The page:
Nursing As Art

April 27th, 2012


By , BSN, RN

Many people will tell you there is a real art to nursing, but did you know that there is a lot of nursing in art? Around the world and through the ages nurses in one form or another can be found in paintings, sculptures and photographs.

I got to thinking about this today when I saw a news story about a famous statue, designed from a famous photo. That statue is in need of some repairs after it was involved in a motor vehicle accident recently.

The Famous photo is called “V-J Day in Times Square” or “The Kiss” and it was taken by photographer Alfred Eisenstaedt on August 14, 1945, in New York City. I think, pretty much everyone has seen this picture somewhere. The photo was published in Life magazine along with many others celebrating the victory of the Allies over Japan as World War II was ending. The photograph became a cultural icon overnight.

Not quite as iconic, and some critics will say not art, is a sculpture by J. Seward Johnson, which references the historic photo. Named “Unconditional Surrender," and standing 25 feet tall, the statue has been on display at Sarasota, Florida’s Bayfront for quite a while. Right now, however, the sailor is nursing some wounds.

On Thursday afternoon, the famous sailor “sustained a shattered right foot, a deformed right leg and a stress fracture up to his waist after an encounter with a runaway car,” it was reported in the Miami Herald.

“The crash had occurred around noon when a 60-year-old woman traveling north on U.S. 41 jumped the median and crashed into the statue, said Lt. Ken Rainey, a Sarasota Police Department shift commander.”

Now, the famously smooching couple is taking a rest, lying on its side in a grassy area about 50 feet from the accident site waiting for some cosmetic surgery. They should be back up and greeting visitors in no time.

There are many other famous statues about nurses and nursing around the world, commemorating famous individual nurses from Florence Nightingale to Clara Barton and beyond. But let me introduce you to two of my favorites, both found in Washington, D.C.

Called “America’s Most Hallowed Ground,” Arlington National Cemetery bears witness to our American heritage and the military service and sacrifice of men and women in uniform throughout our history. There are many sections within the cemetery that honor specific dead such as Civil War, Spanish American War and even more specifically, nurses.

Against a background of evergreens, the heroic-size white marble figure looks out upon the Army, Navy and Air Force nurses who so valiantly earned their right to lie at Arlington. The granite statue of a nurse in uniform, sculpted by Frances Rich, honors the nurses who served in the U.S. armed forces in World War I, many of whom rest among the hundreds of nurses buried in Section 21 — also called the "Nurses Section."

On July 13, 1970, Navy Capt. Delores Cornelius, deputy director of the Navy Nurse Corps, requested authority to install a bronze plaque over the existing inscription on the Nurses Monument. The inscription at that time simply read "Army and Navy Nurses." Authority was granted Nov. 20, 1970, to place a 12-inch-by-18-inch bronze plaque over the carved inscription. The inscription, in raised letters, on the plaque reads:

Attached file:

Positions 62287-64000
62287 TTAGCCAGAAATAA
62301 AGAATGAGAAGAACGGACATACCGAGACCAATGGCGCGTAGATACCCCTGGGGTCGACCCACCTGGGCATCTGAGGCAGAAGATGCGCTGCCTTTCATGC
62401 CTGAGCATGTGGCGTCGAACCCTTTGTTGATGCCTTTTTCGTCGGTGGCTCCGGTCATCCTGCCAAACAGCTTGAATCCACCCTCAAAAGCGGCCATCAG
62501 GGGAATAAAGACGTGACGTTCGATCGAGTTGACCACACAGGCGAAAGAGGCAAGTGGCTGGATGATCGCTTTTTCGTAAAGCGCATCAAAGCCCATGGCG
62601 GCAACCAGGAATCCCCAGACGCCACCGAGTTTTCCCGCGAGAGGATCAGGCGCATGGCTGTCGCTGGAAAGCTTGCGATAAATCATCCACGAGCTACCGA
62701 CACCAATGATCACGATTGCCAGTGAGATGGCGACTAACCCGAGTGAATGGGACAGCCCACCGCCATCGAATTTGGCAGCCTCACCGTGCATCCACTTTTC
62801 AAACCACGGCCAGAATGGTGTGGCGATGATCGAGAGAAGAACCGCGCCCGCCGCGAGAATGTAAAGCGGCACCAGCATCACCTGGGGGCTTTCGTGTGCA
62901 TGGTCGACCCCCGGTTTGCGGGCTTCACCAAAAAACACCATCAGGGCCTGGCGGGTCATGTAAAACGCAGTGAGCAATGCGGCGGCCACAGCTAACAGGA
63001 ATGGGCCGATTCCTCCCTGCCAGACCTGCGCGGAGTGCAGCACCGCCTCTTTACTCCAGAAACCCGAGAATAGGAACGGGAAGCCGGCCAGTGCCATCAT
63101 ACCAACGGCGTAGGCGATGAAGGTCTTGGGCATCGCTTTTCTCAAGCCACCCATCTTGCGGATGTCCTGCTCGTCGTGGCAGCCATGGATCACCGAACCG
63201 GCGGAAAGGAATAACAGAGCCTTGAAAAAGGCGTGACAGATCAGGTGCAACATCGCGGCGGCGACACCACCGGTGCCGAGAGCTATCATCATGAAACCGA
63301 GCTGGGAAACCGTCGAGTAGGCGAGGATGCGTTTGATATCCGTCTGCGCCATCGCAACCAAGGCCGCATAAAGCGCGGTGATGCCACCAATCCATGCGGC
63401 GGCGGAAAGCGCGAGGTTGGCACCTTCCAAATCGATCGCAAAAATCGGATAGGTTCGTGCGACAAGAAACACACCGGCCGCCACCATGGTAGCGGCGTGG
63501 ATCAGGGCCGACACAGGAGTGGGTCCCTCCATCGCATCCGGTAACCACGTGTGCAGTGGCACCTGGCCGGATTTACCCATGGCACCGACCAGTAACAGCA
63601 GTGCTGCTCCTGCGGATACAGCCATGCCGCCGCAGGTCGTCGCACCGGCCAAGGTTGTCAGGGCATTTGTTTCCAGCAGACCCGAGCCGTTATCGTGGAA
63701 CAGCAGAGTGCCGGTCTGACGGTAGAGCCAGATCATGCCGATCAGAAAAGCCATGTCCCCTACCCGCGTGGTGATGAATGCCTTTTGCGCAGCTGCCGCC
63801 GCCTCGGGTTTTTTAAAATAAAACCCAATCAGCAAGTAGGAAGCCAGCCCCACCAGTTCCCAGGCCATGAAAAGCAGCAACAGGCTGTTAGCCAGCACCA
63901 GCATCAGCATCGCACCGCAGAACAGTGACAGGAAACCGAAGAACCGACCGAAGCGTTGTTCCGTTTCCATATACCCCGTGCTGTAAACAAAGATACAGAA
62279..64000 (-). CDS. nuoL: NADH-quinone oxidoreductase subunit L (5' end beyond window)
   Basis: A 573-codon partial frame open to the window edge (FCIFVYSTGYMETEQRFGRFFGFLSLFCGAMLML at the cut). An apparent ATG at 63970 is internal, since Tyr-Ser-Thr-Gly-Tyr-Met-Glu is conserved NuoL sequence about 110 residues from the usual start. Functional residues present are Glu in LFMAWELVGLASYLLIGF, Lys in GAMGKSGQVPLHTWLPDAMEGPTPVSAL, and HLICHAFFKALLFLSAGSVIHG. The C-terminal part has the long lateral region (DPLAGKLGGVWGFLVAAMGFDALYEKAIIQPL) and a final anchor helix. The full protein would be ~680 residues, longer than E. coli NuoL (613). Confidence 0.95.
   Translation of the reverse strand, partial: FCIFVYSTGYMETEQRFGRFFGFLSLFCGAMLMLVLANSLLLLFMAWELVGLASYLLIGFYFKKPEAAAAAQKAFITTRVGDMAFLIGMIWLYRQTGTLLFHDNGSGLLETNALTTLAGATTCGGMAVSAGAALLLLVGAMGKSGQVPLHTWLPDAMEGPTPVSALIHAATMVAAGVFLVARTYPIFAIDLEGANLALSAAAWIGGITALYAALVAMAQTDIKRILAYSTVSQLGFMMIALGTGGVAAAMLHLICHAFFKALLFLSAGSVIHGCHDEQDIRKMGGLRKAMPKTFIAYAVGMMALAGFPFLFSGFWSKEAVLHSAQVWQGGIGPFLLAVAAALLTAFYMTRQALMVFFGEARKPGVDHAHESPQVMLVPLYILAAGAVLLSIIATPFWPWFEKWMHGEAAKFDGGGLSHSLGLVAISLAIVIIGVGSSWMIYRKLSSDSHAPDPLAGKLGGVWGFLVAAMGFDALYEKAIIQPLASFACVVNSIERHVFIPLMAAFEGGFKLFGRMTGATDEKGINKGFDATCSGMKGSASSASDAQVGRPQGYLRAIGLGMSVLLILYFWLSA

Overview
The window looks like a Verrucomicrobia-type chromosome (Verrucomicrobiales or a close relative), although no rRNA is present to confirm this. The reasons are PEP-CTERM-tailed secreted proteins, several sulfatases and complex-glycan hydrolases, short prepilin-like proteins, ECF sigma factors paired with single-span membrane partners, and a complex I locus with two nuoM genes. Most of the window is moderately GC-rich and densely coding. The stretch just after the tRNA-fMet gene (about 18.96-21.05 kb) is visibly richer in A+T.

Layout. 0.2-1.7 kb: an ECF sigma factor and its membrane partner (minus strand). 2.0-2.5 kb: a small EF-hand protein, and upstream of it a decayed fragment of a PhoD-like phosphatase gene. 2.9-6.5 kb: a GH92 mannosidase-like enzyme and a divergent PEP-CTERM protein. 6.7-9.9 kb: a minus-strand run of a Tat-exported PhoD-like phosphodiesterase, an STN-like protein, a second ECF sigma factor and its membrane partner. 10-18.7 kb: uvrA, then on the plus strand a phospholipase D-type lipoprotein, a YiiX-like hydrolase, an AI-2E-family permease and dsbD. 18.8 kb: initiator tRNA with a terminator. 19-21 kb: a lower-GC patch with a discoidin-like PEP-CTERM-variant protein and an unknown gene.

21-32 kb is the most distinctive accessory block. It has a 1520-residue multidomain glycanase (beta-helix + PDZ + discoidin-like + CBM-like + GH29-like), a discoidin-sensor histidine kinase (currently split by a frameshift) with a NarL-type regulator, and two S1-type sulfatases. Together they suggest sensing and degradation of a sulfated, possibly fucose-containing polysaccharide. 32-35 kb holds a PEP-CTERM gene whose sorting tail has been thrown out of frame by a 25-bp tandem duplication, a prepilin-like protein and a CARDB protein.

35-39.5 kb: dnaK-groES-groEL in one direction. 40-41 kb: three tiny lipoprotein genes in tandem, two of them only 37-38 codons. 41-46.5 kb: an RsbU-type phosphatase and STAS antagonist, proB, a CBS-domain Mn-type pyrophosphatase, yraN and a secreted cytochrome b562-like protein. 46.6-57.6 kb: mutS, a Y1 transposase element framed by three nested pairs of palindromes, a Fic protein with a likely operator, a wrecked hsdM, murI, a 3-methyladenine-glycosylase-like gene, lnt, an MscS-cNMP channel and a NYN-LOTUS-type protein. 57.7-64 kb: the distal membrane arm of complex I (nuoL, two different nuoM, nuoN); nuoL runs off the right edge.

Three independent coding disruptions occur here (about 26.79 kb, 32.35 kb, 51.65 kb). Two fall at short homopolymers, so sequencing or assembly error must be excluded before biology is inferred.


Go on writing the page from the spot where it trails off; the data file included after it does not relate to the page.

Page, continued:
This Monument Was Erected in 1938

and Rededicated in 1971

To Commemorate Devoted Service

To Country and Humanity By

Army, Navy, and Air Force Nurses

She is elegant in her simplicity and soothing in her own way, as she keeps watch over the many nurses who have given their lives while serving their country.

Certainly less serene is the statue which commemorates the estimated 11,500 American women who served in Vietnam.

Efforts to put a woman's statue at the Vietnam memorial site began in 1984, with the establishment of the Vietnam Women's Memorial Project. On June 15, 1988, the U.S. Senate approved the addition of a "woman's statue," possibly based on Roger Brodin's model of a young woman in combat fatigues cradling a helmet. The statue was to be sited in Arlington Cemetery. In 1990, a nationwide competition was held, sponsored by the Vietnam Women's Memorial Project.

Glenna Goodacre, sculptor, won the competition with her dramatic and pain filled depiction of three female nurses assisting a wounded male soldier on the battlefield. A standing African-American female figure looks towards the sky. Another female figure kneels to her proper right, holding the soldier's helmet. The third female figure sits on a stack of sandbags with the wounded soldier lying across her lap.

It is touching and powerful and in the shadow of the remarkable Vietnam Veterans Memorial, known to many as “The Wall” it is a poignant reminder of the work performed by nurses in battle.

As I said at the beginning these are just a few of the depictions of nurses in art. They are powerful, and painful, and sometimes joyous. They reflect the good, the bad and to coin a phrase, the ugly of what nurses do every day, whether on the front lines or at home, caring for the ill and injured.

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